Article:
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National Day of Truth and Reconciliation

September 28, 2021
Rob Riel

This year marks the first official National Day for Truth and Reconciliation and Winnipeg School Division schools have been preparing for this solemn day. For administrators like Rob Riel, this day is a long time coming and he’s moved by the dedication he and his team see around WSD. 

As Director of Indigenous Education, Riel oversees a cluster of schools including Argyle Alternative, Brock Corydon, Carpathia, Children of The Earth (COTE), Grant Park, Grosvenor, Harrow, Isaac Newton, J. B. Mitchell, Montrose, Niji Mahkwa, Queenston, Robert H Smith, Robertson, Rockwood, William Whyte, and the Winnipeg Adult Education Centre (WAEC). Riel recognizes the meaning of this sombre day having grown up with his own Métis heritage hidden from him lest he face discrimination or prejudice for his name or even the language he spoke. 

“My dad was my biggest role model. He helped me understand what my role needed to be in this career. He wouldn’t even put me in a French immersion school. He was so afraid that it would affect my ability to learn or even get a job, given my name was immediately recognizable. My dad faced so much and he just wanted to spare me. But it made me want to claim my heritage and never hide it.”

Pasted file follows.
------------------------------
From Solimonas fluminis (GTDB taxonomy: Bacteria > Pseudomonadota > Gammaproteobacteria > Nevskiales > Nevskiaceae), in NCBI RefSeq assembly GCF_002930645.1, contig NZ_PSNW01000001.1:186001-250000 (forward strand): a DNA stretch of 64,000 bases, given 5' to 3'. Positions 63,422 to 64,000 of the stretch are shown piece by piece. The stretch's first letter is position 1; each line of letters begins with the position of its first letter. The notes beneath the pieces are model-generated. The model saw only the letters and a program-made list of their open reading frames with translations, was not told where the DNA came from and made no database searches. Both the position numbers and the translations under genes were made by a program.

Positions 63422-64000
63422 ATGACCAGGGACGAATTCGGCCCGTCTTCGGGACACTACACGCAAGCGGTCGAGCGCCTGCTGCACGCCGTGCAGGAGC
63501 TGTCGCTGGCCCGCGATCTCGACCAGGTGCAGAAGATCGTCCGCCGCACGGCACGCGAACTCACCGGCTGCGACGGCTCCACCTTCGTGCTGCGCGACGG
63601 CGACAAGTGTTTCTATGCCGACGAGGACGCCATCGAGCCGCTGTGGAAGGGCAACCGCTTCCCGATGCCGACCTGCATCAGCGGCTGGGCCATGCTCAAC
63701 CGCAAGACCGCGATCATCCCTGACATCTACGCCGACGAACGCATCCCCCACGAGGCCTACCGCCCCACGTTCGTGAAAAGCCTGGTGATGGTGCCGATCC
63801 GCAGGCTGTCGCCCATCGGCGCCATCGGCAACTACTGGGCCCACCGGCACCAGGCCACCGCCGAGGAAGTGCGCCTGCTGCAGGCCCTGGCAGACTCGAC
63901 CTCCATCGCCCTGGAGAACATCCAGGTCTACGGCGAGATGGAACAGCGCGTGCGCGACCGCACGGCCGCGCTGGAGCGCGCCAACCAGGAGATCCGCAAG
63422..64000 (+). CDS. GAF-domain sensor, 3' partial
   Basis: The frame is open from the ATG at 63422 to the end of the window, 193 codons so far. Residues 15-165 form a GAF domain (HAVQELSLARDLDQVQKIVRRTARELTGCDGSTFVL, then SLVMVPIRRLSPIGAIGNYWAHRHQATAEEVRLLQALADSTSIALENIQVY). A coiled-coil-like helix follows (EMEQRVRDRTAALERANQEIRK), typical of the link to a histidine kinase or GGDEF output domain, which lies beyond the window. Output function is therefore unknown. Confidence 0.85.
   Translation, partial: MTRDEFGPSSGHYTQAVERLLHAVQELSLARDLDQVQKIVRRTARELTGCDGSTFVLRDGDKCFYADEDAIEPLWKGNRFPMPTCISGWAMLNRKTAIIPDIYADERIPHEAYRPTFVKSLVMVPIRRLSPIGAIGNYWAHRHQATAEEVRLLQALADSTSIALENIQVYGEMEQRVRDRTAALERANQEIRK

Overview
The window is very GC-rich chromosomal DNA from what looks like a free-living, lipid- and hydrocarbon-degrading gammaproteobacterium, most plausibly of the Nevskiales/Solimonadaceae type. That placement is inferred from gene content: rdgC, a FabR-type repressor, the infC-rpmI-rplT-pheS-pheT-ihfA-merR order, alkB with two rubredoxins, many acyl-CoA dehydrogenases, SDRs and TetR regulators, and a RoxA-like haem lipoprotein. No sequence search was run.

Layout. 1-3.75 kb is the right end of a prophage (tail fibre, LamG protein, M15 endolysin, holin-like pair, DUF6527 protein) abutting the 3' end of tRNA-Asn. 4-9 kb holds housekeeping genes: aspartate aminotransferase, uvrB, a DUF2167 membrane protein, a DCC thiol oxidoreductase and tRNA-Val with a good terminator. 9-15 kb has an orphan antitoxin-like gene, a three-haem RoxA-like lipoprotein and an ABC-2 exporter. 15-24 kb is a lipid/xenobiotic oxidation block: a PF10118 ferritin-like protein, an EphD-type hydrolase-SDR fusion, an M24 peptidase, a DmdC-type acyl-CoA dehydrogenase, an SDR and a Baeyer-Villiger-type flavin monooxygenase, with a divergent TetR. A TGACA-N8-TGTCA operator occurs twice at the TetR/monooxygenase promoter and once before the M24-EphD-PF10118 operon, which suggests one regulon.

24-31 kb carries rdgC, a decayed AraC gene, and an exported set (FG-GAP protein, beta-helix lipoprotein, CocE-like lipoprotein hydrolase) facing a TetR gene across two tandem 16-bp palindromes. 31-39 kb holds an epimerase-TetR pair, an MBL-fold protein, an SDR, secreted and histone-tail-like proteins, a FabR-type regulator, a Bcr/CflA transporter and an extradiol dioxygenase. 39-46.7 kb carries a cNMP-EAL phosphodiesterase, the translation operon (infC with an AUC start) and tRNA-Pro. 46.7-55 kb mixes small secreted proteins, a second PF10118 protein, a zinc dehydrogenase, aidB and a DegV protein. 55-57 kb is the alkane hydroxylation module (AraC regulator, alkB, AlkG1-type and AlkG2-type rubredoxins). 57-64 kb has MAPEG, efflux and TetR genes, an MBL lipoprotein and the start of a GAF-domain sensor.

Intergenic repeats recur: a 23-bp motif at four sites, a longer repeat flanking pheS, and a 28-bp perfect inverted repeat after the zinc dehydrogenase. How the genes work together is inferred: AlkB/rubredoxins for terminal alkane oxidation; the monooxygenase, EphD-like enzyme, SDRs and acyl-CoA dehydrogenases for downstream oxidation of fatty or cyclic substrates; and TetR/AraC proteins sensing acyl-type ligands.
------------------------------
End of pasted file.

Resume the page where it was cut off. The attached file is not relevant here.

Across the various schools in recognition of the National Day for Truth and Reconciliation (Formerly Orange Shirt Day) on Sept. 30, WSD staff and students will take time on Sept. 29 to learn, reflect and have meaningful discussions about the impacts of residential schools. Orange ribbons have been distributed to all staff and students to wear on this day of reflection, or at any time throughout the year as a symbol of recognition. 

Riel has served as a teacher at Children of the Earth School, Vice Principal at Niji Makhwa, and principal at both Argyle Alternative and Niji Makhwa. He sees the role of Indigenous education today as the best way to move everyone forward. “My role in Indigenous education today has tremendous meaning and purpose in that I am able to support Indigenous students and staff and their success. When we help Indigeous students become the adults they want to be, or help them find out who they are, this is when things will change in the world.”

The National Day for Truth and Reconciliation brings attention to the continuing effects of residential schools and Riel, as an educator, father, and Metis person, calls on each of us to, “Acknowledge, learn, and reflect. It’s not a day of celebration but of acknowledgment. We can do this together and for each other.” 

For more information about events centred around National Day for Truth and Reconciliation in individual WSD schools, please visit the school’s websites.

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